Early history[ edit ] Bloodstain pattern analysis has been used informally for centuries, but the first modern study of blood stains was in Kirk , a professor of biochemistry and criminalistics. MacDonell researched bloodstains with a grant from the United States Department of Justice , and which also published his research in the book "Flight Characteristics and Stain Patterns of Human Blood" MacDonell taught workshops on how to conduct bloodstain analysis, and the newly trained bloodstain analysts, who often had received as little as 40 hours of instruction, in turn would give expert testimony in court cases. The paper also proposed fluid dynamics as a theoretical framework for solving these problems, and Attinger has continued to publish several papers exploring these concepts as have other scientists as well. Bloodstain pattern analysis often uses extensive forensic photography in order to provide evidence for conclusions.

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Monday, June 13, Their phones ring in the middle of the night. Shortly before A. On call for the entire weekend but not summoned until now, both men are ordered to report to the scene of a double murder at South Bundy. During these brief conversations, Rogers tells both detectives that one of the victims might be the wife of football legend O.

To Lange and Vannatter, it is just another murder investigation, just another job. Gartland, a thirty-nine-year veteran of the LAPD.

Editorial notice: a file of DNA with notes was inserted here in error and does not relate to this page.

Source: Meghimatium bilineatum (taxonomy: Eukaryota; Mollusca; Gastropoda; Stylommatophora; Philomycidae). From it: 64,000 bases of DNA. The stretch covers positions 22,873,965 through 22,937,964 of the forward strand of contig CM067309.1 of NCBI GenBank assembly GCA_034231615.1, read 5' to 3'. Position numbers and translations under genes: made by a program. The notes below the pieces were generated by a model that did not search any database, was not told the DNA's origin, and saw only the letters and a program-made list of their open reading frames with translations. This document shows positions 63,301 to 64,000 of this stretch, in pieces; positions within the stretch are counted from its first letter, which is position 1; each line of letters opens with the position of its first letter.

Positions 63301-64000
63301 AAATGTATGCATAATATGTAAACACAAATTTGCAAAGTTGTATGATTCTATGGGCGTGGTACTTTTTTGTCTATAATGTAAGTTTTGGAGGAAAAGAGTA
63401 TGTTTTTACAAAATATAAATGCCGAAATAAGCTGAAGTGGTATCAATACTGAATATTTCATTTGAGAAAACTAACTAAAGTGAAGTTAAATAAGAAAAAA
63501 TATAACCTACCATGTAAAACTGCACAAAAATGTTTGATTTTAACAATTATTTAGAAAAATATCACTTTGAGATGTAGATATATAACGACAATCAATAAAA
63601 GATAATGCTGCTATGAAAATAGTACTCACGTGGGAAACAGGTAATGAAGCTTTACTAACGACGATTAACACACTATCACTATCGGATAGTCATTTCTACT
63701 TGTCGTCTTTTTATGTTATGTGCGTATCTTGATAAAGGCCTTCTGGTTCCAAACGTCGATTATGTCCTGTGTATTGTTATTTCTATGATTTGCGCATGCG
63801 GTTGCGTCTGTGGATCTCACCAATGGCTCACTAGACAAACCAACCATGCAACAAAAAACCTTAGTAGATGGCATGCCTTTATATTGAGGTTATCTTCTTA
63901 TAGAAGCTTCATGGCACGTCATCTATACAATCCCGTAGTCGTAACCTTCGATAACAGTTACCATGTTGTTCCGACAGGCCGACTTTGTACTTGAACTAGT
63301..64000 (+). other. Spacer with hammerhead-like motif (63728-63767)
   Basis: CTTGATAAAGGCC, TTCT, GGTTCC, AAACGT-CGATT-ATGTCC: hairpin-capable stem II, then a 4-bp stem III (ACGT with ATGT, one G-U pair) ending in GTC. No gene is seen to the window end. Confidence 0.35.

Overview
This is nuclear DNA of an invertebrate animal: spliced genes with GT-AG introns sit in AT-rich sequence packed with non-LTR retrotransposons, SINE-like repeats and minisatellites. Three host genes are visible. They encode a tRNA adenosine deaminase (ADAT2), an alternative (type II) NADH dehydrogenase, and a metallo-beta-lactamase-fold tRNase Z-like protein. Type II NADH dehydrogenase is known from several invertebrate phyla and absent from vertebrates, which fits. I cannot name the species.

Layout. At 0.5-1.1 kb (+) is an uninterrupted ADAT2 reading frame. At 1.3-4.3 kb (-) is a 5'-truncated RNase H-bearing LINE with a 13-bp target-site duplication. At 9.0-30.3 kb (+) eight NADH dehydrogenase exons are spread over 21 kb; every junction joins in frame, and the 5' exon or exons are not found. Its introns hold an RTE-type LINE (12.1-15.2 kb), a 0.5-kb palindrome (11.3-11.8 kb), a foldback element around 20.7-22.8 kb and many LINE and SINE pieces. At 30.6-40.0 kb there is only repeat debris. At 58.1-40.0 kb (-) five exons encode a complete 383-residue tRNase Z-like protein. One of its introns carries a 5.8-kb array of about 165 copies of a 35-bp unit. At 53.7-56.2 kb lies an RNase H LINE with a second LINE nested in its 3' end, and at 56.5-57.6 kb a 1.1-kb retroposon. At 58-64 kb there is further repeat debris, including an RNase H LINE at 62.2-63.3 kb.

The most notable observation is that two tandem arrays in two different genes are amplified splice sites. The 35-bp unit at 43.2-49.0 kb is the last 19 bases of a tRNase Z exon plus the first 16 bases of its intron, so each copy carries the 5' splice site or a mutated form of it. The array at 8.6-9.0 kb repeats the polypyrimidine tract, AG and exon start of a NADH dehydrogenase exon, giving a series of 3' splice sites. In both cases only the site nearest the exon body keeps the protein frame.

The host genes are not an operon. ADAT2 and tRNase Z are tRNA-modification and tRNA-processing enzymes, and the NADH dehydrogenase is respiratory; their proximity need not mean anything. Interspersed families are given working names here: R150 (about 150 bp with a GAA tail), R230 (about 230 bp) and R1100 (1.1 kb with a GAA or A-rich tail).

The Homicide Special Section, which consists of only a dozen investigators, usually gets the call when a high-profile murder is committed or when the investigation crosses divisional boundaries within the LAPD.

To many in the Los Angeles law-enforcement community, Homicide Special detectives walk on water. Six-feet-tall and built tough and wiry like a soccer player, the forty-nine-year-old soft-spoken Lange, mustachioed and balding, springs out of bed and jumps into the shower.

Dressing quickly and finding his wire-rimmed glasses, he returns to his bedroom and kisses Linda, his wife of fifteen years, who still cannot get used to these middle-of-the-night assignments that potentially place her husband at risk. Hastening out of his home in Ventura County, Lange grabs an apple to eat during his forty-five-minute drive to Los Angeles. Meantime, about twenty-five miles northeast in Valencia, a small valley community in northwestern Los Angeles County, the fifty-three-year-old Vannatter, a usually-gregarious six-foot-one bear of a man with a full head of silver-and-gold hair, sits on the side of his bed.